So you are a coach’s radar, you have contacted them, and you feel like you are a pretty good person. However, even a good person can slip up and do some of the “don’ts” when pertaining to the “do’s” and “don’ts” of being recruited. Bennett provided LRT Sports with some information on what to do and what not to do during the recruiting process.

“First, there is the highlight tape. After you call and get yourself on the radar of your dream school, don’t mess it up with a bad first impression. Highlight tapes are the split second that a coach gets to see you in true raw form – athletically that is. However, “split second” is the key phrase here. Coaches get multiple videos of a plethora of other student-athletes, what makes you think they watch every minute of your 10-minute highlight tape of you doing trick-shots in your free time? Please do get the best plays of yourself doing different skills of the game. Show that you are versatile within the first minute or two of the clip. Coaches also enjoy when you mess up too. So show the best times you messed up but handled it correctly. They like to know the good and the bad about what athlete they are recruiting, and they want to know all of it within three minutes. So, keep it under three minutes. Don’t save the best for last this time.”

“Continuing with the concept of highlight tapes, always make sure the coaches are watching the right player! Yes, you are a fantastic athlete with incredible skills, but which one are you? Especially in the sport of Hockey or Lacrosse; no one knows who anyone is unless it is their very own child – and half the time even they cannot figure it out. Please do let the coach know at the beginning of the video – and clips within the video – what or who he/she is supposed to be looking at. Don’t leave him blindly guessing at whom he/she wants to recruit. You never know, maybe you can leave out who you are and let the coach end up recruiting your teammate instead of you. Your decision.”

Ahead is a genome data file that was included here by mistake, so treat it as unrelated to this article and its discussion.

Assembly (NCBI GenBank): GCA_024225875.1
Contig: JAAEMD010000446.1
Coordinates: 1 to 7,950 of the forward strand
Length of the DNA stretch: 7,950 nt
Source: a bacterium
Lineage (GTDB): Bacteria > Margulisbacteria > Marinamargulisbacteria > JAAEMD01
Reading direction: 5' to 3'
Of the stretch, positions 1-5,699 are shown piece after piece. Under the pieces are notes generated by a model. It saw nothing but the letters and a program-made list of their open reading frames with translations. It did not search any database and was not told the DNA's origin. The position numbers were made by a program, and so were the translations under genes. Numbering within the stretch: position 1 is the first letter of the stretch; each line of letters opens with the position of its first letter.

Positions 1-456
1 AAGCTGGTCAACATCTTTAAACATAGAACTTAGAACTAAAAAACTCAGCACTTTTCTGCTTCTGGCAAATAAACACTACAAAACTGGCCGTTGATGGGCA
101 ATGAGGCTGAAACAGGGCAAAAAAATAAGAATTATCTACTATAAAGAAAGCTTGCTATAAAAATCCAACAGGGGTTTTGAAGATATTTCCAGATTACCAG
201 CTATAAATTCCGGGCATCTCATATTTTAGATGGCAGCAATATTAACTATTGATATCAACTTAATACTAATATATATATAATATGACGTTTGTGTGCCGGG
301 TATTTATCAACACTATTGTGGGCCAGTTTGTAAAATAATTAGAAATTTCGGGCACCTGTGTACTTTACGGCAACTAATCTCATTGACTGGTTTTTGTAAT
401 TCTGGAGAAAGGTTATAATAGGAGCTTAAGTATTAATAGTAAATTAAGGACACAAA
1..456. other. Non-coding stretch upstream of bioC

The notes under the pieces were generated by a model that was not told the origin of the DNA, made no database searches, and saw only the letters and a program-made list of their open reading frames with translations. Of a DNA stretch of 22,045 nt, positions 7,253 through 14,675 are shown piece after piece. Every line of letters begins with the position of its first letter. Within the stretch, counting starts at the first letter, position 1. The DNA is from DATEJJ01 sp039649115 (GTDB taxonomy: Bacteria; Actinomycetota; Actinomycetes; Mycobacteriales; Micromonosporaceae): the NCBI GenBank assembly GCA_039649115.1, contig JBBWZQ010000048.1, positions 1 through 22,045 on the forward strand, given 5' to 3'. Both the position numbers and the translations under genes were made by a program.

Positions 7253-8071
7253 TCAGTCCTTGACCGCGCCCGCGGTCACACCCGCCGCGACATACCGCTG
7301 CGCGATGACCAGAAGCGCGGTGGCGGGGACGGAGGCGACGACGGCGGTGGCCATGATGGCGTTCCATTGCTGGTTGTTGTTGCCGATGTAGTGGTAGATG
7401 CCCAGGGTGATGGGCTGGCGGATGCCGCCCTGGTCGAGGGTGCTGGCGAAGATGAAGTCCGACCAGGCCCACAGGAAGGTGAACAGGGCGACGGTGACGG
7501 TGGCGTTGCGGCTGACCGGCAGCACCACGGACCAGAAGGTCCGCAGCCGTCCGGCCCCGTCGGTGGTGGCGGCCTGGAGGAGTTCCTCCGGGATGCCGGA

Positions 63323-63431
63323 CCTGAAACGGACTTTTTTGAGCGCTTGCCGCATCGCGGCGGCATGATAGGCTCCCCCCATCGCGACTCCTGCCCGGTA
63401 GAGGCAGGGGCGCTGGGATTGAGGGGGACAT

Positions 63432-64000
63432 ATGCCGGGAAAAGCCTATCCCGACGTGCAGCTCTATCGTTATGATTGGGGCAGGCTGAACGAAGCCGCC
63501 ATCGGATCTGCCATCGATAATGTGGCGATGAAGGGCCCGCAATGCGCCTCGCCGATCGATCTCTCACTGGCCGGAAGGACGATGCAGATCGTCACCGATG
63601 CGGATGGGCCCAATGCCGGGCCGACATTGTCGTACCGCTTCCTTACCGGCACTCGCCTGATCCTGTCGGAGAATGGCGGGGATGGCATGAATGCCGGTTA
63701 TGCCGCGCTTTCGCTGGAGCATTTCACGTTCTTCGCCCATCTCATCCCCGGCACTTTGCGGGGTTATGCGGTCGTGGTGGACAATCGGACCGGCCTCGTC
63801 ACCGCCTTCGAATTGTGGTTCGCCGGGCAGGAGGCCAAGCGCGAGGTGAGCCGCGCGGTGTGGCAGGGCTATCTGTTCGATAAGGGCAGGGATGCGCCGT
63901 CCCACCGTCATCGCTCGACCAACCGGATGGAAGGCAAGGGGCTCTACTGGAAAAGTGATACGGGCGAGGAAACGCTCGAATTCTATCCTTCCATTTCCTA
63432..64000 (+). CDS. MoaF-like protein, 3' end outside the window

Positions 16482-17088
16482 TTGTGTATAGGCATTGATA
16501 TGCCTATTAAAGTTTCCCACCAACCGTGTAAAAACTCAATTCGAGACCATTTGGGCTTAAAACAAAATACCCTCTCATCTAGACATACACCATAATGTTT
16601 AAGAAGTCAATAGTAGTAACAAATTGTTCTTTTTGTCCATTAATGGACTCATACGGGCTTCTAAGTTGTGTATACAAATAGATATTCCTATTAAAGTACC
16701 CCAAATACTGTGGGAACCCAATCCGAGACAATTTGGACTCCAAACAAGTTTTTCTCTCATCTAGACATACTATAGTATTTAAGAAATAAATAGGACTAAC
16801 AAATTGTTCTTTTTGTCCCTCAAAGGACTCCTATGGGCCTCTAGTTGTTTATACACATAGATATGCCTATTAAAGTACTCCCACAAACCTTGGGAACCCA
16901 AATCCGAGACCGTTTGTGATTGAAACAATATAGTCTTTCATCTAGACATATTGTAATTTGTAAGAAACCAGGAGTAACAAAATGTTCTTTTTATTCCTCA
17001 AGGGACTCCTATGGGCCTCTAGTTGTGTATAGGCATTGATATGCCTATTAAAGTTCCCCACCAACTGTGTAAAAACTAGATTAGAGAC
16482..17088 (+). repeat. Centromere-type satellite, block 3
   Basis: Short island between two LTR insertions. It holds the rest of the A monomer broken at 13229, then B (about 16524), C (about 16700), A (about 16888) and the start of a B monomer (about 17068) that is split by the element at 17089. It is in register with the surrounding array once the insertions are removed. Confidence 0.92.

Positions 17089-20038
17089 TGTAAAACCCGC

Lastly, on the topic of highlight tapes, don’t use music with swear words. No coach likes to hear every colorful words while you attack your warm-up shots. Go figure.

One final thought about a “do” that Coach Bennett touched on. “Please do be accountable. This falls under the topic of being recruited…recruiting is a two-way street. Call and email back if contacted.” There seems to be no leeway on this topic. When you text someone with pertinent information, do you not want a response back? If done correctly, it is another characteristic that would seem to go a long way in the coaches book. Do be accountable.”

You have the right personality, you are on the radar, you have contacted them correctly, and you are doing all the “do’s” and never the “don’ts.” You are officially an incoming freshman. Surreal right? Well, you still have work to do. “The expectations are to be consistent with each area. It starts with school…no shortcuts, comes to the rink with a free mind knowing you put the work in the classroom. The rest will fall into place.” Bennett does not mess around when it comes to his expectations. Every player he recruits he expects 100% effort in the classroom, weight room, and on the ice, in that order. When 100% effort is given, there would be no reason for failure elsewhere.

Say you had all of this stuff under your belt, you read all the LRT Sports blogs, you tried your hardest, but you came up short. Your dream school did not want you. There still is a place for you Bennett says, “College rosters are filled with student-athletes that were not chosen by their number one school. Like life…move on as quickly as possible.” And that is that.

Lastly, let us say you are verbally committed – not official – life is great, and you met all the expectations that the coach is asking for. Don’t let social media ruin that for you. “Limit your social media time and look for positive sites. Ask yourself – is social media helping me get to where I want to go?” This question and thought process recommended by Bennett can save you immense pain. People have gotten lifetime opportunities taken from them just because they clicked a button or liked a page.

Don’t let that be you.